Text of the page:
What It’s About: Homer becomes a traveling Krusty the Clown lookalike, which makes sense what with the two characters having exactly the same face. The power goes to his head (apparently looking like Krusty carries with it a lot of power in Springfield), and the mob gets involved, leading to an epic stunt in which a tiny bicycle gets eaten in one bite. Also, a mobster says “I’m seein’ double! Four Krusties?!” and that’s probably the funniest line in the history of television.
Memorable Line: You cannot top “I’m seein’ double! Four Krusties?!” You simply can’t.
A Star is Burns
When It Airs: August 23, 10:00 p.m. ET
What It’s About: Springfield puts on a film festival, which reveals that Barney is a pretty good director. And Mr. Burns hires Señor Spielbergo (Steven Spielberg’s non-union Mexican equivalent) to create a very Burns-centric movie. Some people complain about the intrusion of Jay Sherman, the Jon Lovitz-voiced character from The Critic, but those people are wrong to do so. You hear me, Matt Groening?
Memorable Line: “I was saying ‘Boo-urns.’”
22 Short Films About Springfield
When It Airs: Sunday, August 24, 12:00 p.m. ET
What It’s About: Having drained most of the humor out of the Simpsons themselves, the focus shifts to a variety of secondary and tertiary characters. Cletus and Professor Frink both get theme songs; Nelson gets his comeuppance; and Principal Skinner embarks on the least convincing series of explanations ever. Even Bumblebee Man gets his time to shine, but don’t hold that against the episode.
Memorable Line: “Well, Seymour, you are an odd fellow, but I must say you steam a good ham.”
The Itchy & Scratchy & Poochie Show
When It Airs: Sunday, August 24, 9:00 p.m. ET
What It’s About: To parody cartoons’ tendency to add characters, The Itchy & Scratchy Show adds Poochie, a proactive, in-your-face, skateboarding party dog. This is one of the most quotable Simpsons episodes ever. Even if it only contained the words “Worst. Episode. Ever.” its place in history would be assured.
Memorable Line: “Poochie died on the way back to his home planet.”
This Little Wiggy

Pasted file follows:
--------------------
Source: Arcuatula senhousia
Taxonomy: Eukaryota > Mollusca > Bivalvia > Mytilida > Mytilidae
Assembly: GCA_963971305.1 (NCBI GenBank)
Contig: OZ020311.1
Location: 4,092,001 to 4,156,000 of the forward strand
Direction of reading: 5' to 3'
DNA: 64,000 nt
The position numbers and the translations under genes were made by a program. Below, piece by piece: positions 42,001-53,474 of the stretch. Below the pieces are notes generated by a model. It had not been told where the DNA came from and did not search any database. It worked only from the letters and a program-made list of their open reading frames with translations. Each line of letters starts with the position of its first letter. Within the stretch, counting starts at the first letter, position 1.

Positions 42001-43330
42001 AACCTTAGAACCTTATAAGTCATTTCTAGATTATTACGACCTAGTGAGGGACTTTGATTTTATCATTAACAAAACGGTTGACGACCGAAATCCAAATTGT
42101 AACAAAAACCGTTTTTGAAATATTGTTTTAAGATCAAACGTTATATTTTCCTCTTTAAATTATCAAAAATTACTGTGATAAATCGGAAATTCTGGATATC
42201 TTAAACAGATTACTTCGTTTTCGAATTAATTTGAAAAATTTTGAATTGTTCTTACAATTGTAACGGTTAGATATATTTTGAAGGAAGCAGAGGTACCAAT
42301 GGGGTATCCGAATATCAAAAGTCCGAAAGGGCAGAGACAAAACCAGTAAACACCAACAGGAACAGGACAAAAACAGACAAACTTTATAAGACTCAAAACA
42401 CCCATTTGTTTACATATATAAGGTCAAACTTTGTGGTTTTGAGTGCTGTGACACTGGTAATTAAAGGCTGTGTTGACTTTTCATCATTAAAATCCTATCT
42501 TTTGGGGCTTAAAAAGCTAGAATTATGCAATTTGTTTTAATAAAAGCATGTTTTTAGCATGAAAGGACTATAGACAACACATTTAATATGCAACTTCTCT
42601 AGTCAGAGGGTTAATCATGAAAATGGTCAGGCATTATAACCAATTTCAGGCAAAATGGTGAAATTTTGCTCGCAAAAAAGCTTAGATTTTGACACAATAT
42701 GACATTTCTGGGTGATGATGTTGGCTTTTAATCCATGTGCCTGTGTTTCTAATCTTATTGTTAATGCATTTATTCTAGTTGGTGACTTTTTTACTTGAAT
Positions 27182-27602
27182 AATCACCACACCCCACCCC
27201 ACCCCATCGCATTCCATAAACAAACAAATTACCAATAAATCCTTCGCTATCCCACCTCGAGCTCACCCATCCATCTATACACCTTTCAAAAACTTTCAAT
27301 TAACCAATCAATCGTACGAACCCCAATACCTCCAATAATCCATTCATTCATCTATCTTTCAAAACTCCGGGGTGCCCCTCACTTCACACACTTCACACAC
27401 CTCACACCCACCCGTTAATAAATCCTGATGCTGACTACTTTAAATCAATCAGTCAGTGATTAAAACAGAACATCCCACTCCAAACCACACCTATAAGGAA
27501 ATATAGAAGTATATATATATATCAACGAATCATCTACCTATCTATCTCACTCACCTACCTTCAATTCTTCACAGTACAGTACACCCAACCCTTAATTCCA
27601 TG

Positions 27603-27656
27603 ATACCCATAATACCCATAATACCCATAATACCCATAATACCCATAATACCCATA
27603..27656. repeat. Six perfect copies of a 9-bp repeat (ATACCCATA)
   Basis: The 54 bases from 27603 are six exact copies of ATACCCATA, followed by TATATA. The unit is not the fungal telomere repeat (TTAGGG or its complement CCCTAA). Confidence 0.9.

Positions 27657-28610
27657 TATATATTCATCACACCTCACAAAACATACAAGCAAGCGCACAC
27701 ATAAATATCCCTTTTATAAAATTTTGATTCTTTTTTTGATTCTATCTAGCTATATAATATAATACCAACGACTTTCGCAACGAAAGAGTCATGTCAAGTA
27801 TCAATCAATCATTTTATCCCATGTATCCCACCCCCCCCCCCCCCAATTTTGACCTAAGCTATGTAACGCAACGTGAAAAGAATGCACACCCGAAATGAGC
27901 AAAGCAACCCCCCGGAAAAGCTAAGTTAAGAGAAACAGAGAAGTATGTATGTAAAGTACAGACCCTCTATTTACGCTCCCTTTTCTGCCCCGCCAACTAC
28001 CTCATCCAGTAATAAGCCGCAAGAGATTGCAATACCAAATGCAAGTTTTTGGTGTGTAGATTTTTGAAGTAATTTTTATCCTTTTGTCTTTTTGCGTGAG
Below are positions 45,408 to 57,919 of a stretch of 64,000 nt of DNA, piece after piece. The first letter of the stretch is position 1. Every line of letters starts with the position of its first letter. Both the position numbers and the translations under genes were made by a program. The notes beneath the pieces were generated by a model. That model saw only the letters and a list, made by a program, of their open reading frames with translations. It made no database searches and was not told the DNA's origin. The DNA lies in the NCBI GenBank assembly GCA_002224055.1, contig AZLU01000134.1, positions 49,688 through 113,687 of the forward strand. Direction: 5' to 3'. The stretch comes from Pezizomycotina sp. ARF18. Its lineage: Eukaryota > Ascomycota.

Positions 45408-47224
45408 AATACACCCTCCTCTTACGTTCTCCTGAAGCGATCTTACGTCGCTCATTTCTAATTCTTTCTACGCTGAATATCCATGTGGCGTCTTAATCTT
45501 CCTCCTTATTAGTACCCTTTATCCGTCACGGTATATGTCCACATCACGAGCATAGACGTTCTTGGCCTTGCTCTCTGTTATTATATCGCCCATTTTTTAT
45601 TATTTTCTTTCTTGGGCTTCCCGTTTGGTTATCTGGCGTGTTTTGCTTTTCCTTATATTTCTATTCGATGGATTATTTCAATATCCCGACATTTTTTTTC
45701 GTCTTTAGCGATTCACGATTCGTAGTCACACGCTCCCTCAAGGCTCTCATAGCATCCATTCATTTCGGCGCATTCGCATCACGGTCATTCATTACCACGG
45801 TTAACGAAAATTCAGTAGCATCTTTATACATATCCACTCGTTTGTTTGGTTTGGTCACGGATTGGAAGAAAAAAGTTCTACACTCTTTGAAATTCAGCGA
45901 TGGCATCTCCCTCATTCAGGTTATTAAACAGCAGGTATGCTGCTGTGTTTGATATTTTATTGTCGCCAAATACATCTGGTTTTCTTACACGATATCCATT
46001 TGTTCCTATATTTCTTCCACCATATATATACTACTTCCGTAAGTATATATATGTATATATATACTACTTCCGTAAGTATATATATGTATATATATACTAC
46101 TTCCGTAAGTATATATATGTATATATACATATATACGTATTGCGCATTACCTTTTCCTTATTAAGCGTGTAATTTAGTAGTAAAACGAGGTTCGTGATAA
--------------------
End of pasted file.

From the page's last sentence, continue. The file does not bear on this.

When It Airs: Monday, August 25, 11:30 a.m. ET
What It’s About: Bart and Ralph Wiggum become best friends for a couple of days and nearly electrocute Mayor Quimby. This doesn’t have as many great Ralph lines as season four’s “I Love Lisa” (airing on August 22 at 10:30 p.m. ET), but you ought to watch some episodes after the golden age. At least Ralph calls a rat a “pointy kitty.”
Memorable Line: “I found a moon rock in my nose!”
When It Airs: Tuesday, August 26, 9:00 a.m. ET
What It’s About: Lisa gets a horse and then it turns out all jockeys are magical leprechauns or something. By Season 11, weird things were happening in Springfield, but this was the weirdest for quite a while. At the time, it was considered the Worst. Episode. Ever. That’s probably no longer the case, but it’s still interesting episode to watch what happens when “Betcha didn’t see that coming!” is the writing staff’s motto.
Memorable Line: “I stand by my disappointed groan.”
The Simpsons Movie
When It Airs: Friday, August 29, 6:00 p.m. ET
What It’s About: Homer ruins the environment of Springfield, so it gets put under a dome. There’s also a pig. There are more laughs in The Simpsons Movie than in an average episode, which might be partly due to it being four times as long. Kudos to the FXX schedule makers for managing to air the movie at a reasonable time, since it seems like it could easily have shown up in the middle of the night.
Memorable Line: “Spider pig! Spider pig! Does whatever a spider pig does. Can he swing from a web? No he can’t. He’s a pig.”
Moe Goes from Rags to Riches
When It Airs: Sunday, August 31, 8:30 p.m. ET
What It’s About: It’s been a couple of days since you’ve watched an episode. Maybe, in defiance of all reason, you just remembered that the marathon is still going on. This is where airing all the episodes in order kind of breaks down, because everything in the first ten seasons is better than what’s happening now. You might as well get it over with. In this episode, we learn the long history of… Moe’s bar rag. As told by the rag. Really. And after this, there are still three seasons to go. Don’t worry, though. Soon the Simpsons World app will come out and you can watch episodes in any order you want.
Memorable Line: “Moe! Moe, wake up! I don’t want to meet someone worse than you!”